These activities encourage children to leave the planet in a better condition than they found it in.

Sustainability

Hands-On Climate Change Activities for Teaching Kids About Sustainability

April 14th, 2022
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Understanding climate change and the need for sustainability can be a difficult topic to tackle when it comes to children.

If these topics are not explored or introduced in a safe, child-friendly manner, children run the risk of developing climate anxiety – creating feelings of helplessness, powerlessness and a sense of impending doom.

At Compass, we are dedicated to combatting issues of sustainability throughout our community, committed to promoting sustainable and fair practices across our organisation, in accordance with the UN Sustainable Development Goals.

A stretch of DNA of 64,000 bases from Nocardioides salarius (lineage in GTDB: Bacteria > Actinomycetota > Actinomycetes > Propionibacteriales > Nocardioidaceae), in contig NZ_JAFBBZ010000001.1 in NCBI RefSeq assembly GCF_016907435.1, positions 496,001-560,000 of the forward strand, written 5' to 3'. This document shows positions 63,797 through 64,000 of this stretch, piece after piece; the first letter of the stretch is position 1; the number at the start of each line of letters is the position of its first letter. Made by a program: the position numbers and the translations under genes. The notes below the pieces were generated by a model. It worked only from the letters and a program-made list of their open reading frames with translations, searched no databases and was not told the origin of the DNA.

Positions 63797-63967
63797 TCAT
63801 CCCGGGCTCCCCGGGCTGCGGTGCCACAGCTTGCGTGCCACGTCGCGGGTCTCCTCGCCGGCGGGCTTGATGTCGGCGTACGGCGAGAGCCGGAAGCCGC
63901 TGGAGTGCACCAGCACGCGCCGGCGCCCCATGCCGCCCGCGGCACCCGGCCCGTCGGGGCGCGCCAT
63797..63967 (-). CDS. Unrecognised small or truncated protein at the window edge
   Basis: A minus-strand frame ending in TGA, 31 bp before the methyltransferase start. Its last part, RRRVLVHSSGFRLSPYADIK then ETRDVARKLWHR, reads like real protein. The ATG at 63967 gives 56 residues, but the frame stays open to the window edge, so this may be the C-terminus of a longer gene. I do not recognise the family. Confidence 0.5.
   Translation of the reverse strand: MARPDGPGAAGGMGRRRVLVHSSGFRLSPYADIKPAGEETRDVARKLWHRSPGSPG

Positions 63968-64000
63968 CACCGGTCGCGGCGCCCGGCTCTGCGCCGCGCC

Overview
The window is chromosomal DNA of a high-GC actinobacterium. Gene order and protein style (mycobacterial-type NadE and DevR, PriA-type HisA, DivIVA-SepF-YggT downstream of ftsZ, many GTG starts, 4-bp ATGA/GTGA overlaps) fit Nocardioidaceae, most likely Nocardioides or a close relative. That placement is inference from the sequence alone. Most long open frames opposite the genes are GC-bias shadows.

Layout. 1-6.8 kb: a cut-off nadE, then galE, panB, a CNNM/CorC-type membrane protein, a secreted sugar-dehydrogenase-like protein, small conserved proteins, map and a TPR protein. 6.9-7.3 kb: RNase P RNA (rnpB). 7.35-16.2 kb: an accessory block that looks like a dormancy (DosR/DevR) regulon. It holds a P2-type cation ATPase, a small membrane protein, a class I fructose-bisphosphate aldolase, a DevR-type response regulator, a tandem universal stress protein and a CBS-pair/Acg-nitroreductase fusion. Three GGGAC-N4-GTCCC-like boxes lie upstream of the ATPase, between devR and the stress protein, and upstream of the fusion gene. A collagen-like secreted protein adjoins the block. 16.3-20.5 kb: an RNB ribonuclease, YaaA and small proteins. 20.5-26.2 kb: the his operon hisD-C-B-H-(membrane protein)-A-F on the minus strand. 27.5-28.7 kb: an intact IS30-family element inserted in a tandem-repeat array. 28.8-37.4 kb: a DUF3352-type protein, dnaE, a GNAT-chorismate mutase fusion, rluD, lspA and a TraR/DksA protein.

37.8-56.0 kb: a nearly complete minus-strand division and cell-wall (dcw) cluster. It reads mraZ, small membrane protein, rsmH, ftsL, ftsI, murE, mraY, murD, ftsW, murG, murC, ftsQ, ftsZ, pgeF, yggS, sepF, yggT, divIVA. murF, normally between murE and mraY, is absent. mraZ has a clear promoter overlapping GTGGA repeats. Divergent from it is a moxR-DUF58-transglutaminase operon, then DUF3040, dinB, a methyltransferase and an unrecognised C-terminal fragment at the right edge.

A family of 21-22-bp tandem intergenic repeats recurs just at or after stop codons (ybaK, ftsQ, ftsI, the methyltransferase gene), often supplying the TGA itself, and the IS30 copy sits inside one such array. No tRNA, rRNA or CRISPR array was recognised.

We feel it is vital that children are empowered with the knowledge and information regarding climate change, as the implications of global warming directly concern their futures.

To help, we’ve compiled a list of some climate change activities for kids that will support your child’s learning and facilitate various discussions about climate change, including what we can do to keep our planet healthy for years to come.

A young boy litter-picking in the woods.

Go Litter Picking

Litter picking is a great place to start when looking for climate change activities for children, helping them to feel proactive in the fight against climate change.

Try telling your children to look under, around and behind various things – just as if they were on an easter egg hunt, or a treasure hunt. Litter picks will encourage your child to take pride in their local community and the environment.

While litter picking, explain to your child how removing litter helps to preserve the natural ecosystem, ensuring wildlife can continue to live there happily – as well as making it a better space for humans to enjoy too!

Check out this advice from Keep Britain Tidy on litter picking safely.